Lines 193-204 declare functions that are mainly for testing, debugging, and diagnostics.

  • Function testConnection just tests that we are able to call the contract.
  • Function getAddress returns the address of this contract.
  • Function addTestData adds a bunch of test matches to the list of matches.

Feel free to explore around the code a bit before moving on to the next steps. I suggest running the oracle contract again in debug mode (as described in Part 1 of this series), call different functions, and examine the results.

BoxingBets: The Client Contract

It’s important to define what the client contract (the betting contract) is responsible for and what it’s not responsible for. The client contract is not responsible for maintaining lists of real boxing matches or declaring their outcomes. We “trust” (yes I know, there’s that sensitive word—uh oh—we will discuss this in Part 3) the oracle for that service. The client contract is responsible for accepting bets. It’s responsible for the algorithm that divvies up the winnings and transfers them to the winners’ accounts based on the outcome of the match (as received from the oracle).

Furthermore, everything is pull-based and there are no events or pushes. The contract pulls data in from the oracle. The contract pulls the outcome of the match from the oracle (in response to user request) and the contract calculates winnings and transfers them in response to user request.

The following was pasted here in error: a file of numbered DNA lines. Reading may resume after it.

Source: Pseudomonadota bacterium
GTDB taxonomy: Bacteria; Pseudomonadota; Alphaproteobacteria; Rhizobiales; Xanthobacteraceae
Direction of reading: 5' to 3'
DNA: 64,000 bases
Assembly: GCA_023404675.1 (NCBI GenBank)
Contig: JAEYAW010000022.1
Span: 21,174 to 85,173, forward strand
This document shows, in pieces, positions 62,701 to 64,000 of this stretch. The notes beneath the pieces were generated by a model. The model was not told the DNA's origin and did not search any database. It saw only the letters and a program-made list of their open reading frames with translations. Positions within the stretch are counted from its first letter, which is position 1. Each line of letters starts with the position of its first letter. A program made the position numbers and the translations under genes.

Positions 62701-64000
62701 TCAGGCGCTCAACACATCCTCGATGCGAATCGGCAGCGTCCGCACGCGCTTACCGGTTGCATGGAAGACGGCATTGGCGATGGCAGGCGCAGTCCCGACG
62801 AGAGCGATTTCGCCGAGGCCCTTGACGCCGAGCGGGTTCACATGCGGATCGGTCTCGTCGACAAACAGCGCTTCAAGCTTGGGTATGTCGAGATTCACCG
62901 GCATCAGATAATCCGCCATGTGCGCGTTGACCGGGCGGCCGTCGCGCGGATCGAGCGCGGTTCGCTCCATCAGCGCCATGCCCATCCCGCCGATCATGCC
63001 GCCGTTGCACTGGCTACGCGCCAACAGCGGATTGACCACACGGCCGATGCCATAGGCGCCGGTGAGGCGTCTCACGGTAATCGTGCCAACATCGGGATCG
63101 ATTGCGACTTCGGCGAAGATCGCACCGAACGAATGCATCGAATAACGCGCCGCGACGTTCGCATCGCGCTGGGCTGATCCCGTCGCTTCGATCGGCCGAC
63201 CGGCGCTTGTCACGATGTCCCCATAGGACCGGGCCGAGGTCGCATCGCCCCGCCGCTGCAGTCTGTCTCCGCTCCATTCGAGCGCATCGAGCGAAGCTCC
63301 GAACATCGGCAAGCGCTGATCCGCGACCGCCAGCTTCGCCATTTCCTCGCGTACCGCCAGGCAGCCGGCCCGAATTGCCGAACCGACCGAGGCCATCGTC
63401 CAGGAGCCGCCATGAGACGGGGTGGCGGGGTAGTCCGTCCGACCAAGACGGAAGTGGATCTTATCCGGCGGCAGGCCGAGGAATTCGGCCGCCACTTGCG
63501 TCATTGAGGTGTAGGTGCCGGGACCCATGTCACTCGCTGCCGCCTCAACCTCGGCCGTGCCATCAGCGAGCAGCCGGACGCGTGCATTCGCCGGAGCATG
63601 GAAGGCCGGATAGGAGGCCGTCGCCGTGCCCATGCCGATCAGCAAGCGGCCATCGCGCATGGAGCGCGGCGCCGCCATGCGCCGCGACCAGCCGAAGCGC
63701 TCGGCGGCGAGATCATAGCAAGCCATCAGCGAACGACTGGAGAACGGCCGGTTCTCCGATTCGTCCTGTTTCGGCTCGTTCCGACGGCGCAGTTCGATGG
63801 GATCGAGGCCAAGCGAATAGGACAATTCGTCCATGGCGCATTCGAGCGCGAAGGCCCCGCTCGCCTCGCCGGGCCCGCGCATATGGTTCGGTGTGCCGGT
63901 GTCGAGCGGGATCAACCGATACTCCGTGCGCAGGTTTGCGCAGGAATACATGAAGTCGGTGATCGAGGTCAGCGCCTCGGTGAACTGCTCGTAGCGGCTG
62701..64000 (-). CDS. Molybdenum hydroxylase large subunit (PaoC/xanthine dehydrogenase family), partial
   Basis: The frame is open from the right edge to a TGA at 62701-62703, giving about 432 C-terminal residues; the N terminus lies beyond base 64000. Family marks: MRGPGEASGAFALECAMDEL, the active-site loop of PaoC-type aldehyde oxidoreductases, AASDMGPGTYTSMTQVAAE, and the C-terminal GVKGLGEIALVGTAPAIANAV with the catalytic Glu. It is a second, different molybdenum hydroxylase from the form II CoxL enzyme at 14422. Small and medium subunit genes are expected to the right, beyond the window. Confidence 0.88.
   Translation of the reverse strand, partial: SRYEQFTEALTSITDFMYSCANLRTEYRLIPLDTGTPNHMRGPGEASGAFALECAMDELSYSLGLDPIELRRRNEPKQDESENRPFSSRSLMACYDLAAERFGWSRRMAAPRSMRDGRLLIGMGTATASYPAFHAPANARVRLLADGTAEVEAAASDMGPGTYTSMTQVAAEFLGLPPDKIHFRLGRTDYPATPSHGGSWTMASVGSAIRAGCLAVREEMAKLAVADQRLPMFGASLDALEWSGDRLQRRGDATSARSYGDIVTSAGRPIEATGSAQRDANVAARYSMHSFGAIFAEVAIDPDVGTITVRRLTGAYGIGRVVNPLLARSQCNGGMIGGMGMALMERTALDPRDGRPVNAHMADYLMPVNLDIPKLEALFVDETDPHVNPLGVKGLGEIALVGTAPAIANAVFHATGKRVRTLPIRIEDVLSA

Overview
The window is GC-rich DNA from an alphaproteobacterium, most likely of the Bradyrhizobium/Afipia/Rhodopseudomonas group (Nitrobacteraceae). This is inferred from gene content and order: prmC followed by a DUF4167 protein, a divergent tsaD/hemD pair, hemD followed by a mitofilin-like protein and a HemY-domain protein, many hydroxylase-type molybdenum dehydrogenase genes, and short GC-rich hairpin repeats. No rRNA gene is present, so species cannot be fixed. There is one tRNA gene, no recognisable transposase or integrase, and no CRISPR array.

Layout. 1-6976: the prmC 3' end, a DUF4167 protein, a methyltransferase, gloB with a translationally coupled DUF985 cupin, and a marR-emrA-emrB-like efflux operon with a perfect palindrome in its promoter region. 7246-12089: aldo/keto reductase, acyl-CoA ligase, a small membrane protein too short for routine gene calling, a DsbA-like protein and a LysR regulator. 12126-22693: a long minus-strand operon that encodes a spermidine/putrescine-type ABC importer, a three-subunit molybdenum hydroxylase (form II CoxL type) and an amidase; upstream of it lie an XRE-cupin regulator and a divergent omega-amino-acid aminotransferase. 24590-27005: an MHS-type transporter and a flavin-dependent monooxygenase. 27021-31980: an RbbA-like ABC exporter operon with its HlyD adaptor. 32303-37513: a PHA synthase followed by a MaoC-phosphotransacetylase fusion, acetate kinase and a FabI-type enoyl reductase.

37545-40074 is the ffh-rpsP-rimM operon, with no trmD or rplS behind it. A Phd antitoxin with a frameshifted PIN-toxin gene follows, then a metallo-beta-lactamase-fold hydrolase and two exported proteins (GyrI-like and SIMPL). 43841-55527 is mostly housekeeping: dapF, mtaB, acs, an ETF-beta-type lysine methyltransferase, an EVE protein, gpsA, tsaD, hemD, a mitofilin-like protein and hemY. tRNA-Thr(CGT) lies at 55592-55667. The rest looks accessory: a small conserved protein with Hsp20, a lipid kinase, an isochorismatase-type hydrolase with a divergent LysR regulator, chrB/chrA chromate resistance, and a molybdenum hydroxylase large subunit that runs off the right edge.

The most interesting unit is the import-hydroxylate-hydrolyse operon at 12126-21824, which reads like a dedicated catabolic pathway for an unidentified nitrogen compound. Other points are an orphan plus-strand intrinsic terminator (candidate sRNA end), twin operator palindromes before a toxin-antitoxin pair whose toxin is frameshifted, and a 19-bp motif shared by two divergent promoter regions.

Main Functions Provided

  • List all pending matches
  • Get details of a specific match
  • Get status and outcome of a specific match
  • Place a bet
  • Request/receive winnings

Client Code Review

This review is based entirely on BoxingBets.sol; line numbers reference that file.

Lines 12 and 13, the first lines of code in the contract, define some mappings in which we’ll store our contract’s data.

Line 12 maps user addresses to lists of IDs. This is mapping a user to a list of IDs of bets which belong to the user. So, for any given user address, we can quickly get a list of all bets that have been made by that user.

    mapping(address => bytes32[]) private userToBets;

Line 13 maps a match’s unique ID to a list of bet instances. With this, we can, for any given match, get a list of all bets that have been made for that match.

    mapping(bytes32 => Bet[]) private matchToBets;

Lines 17 and 18 are related to the connection to our oracle. First, in the boxingOracleAddr variable, we store the address of the oracle contract (set to zero by default). We could hard-code the oracle’s address, but then we’d never be able to change it. (Not being able to change the oracle’s address could be a good or bad thing—we can discuss that in Part 3). The next line creates an instance of the oracle’s interface (which is defined in OracleInterface.sol) and stores it in a variable.

    //boxing results oracle 
    address internal boxingOracleAddr = 0;
    OracleInterface internal boxingOracle = OracleInterface(boxingOracleAddr); 

If you jump ahead to line 58, you’ll see the setOracleAddress function, in which this oracle address can be changed, and in which the boxingOracle instance is re-instantiated with a new address.

Line 21 defines our minimum bet size, in wei. This is of course actually a very small amount, just 0.000001 ether.

    uint internal minimumBet = 1000000000000;